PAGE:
Professor Michael Burger in Huffington Post on an upcoming U.S. Supreme Court case that could make it harder for victims of hazardous pollutants to get justice.

Upcoming Events

Open Door Speaker Series - The Traditional Side of Things

Sounding the Alarm on Mass Incarceration

Open Door Speaker Series - The Traditional Side of Things

Sounding the Alarm on Mass Incarceration

22nd Annual Barrister’s Ball
FEB
28
6:30 pm - 11:30 pm
Omni Providence Hotel
New York Area Info Session
MAR
05
5:00 pm - 6:00 pm
The Ainsworth, 122 West 26th Street (btw 6th & 7th), New York, NY
New York City Alumni Networking Reception
MAR
05
6:00 pm - 7:30 pm
The Ainsworth, 122 West 26th Street (btw 6th & 7th), New York, NY
360°of a Large Corporate Deal
MAR
19
5:00 pm - 7:00 pm
RWU Law | Bristol, Rhode Island
Accepted Students Day
MAR
21
9:00 am - 3:15 pm
RWU Law, 10 Metacom Avenue, Bristol, RI 02809

Trending@RWULaw

02/24/2015
By Professor Emily Sack
On the evening of January 15, 2015, Oklahoma prisoner Charles Warner died by lethal injection, shortly after the Supreme Court denied his application for a stay of execution.  Warner had also...


Affordable Excellence at RWU LAW

Archives

Newsroom

Burger on Environmental Law

Professor Michael Burger in Huffington Post on an upcoming U.S. Supreme Court case that could make it harder for victims of hazardous pollutants to get justice.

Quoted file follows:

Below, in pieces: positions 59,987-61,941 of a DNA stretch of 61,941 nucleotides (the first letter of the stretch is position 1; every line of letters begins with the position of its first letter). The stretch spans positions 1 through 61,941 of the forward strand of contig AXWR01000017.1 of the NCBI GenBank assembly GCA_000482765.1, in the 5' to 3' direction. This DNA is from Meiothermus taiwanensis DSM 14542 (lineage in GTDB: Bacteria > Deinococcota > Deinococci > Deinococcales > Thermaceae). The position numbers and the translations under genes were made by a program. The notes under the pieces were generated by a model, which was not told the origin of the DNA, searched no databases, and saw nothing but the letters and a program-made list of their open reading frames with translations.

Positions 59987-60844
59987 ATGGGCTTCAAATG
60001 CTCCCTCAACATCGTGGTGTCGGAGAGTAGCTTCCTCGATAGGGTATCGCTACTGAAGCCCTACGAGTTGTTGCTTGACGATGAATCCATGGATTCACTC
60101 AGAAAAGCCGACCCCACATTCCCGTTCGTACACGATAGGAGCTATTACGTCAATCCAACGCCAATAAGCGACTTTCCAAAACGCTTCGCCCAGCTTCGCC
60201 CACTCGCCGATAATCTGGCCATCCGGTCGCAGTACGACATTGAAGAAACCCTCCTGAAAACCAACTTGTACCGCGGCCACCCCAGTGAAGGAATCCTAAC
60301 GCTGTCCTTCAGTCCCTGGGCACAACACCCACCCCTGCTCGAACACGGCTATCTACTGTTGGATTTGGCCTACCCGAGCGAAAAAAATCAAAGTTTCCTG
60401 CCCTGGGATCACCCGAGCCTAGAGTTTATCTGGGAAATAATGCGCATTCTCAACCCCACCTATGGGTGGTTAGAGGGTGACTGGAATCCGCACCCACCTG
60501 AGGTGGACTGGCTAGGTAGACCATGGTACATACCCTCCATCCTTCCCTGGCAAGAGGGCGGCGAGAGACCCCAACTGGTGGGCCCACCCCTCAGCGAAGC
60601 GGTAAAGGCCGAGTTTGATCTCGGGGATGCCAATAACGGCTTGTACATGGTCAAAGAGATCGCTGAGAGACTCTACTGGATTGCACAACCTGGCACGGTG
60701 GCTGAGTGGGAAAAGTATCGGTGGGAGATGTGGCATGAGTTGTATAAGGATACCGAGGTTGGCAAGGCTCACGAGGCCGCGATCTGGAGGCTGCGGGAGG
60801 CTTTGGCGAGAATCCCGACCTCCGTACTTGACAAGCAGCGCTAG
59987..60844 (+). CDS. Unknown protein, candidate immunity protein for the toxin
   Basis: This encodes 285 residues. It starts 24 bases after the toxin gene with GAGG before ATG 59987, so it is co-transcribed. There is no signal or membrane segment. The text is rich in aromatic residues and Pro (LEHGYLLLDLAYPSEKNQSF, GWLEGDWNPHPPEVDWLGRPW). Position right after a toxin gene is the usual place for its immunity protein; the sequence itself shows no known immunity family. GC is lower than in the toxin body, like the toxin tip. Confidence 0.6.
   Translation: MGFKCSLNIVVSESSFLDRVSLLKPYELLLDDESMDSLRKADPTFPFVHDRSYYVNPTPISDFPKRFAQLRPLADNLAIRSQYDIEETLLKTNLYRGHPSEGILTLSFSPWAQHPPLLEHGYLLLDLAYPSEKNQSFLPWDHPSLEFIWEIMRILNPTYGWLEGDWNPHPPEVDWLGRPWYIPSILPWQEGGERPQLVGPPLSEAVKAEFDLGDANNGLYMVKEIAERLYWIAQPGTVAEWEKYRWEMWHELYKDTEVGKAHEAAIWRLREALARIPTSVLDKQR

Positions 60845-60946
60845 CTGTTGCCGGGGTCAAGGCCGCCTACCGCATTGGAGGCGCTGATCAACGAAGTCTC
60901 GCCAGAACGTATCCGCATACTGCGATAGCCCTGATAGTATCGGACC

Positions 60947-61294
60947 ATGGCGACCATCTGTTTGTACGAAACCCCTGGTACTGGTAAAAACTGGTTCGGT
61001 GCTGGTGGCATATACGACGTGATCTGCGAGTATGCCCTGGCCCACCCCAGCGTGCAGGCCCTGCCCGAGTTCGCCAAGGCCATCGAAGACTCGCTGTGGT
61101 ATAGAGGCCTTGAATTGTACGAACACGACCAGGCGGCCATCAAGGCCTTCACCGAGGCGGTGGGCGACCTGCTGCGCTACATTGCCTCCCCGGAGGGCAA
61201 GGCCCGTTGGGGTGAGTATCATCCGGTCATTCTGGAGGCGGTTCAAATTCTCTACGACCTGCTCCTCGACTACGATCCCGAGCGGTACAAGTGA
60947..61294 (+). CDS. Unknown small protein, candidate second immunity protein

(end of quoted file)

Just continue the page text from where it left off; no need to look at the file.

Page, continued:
From the HUFFINGTON POST:  “Supreme Court Could Make It Harder For Victims Of Hazardous Pollutants To Get Justice” by Lynne Peeples

ContaminationApril 16, 2014: […] Later this month, the Supreme Court will consider whether a federal environmental law that sets a different clock – one that starts ticking when a victim first learns of the contamination that likely caused his or her injury – should override the state law and allow the Asheville landowners' claims to move forward. CTS Corp. v. Waldburger turns on obscure legal terminology, but its implications for corporate America are significant. Big names are watching the case, including the American Chemistry Council, the National Association of Manufacturers, the American Coatings Association – and the U.S. Department of Justice.

Professor Michael Burger[…] Michael Burger, an expert in environmental law at Roger Williams University in Rhode Island, agrees with the landowners on this point.

"The report that ultimately led to the enactment of this part of CERCLA identified significant problems created for victims of toxic contamination by both statutes of limitations and statues of repose," Burger said, adding that Congress doesn't use the term "statute of repose" anywhere in its books. […]

Whichever way the Supreme Court rules, there could be potentially significant implications.

Burger suggested that a decision in favor of CTS would create "a perverse incentive" to pass statues of repose in states that want to lure certain types of industry. […]

For full story, click here.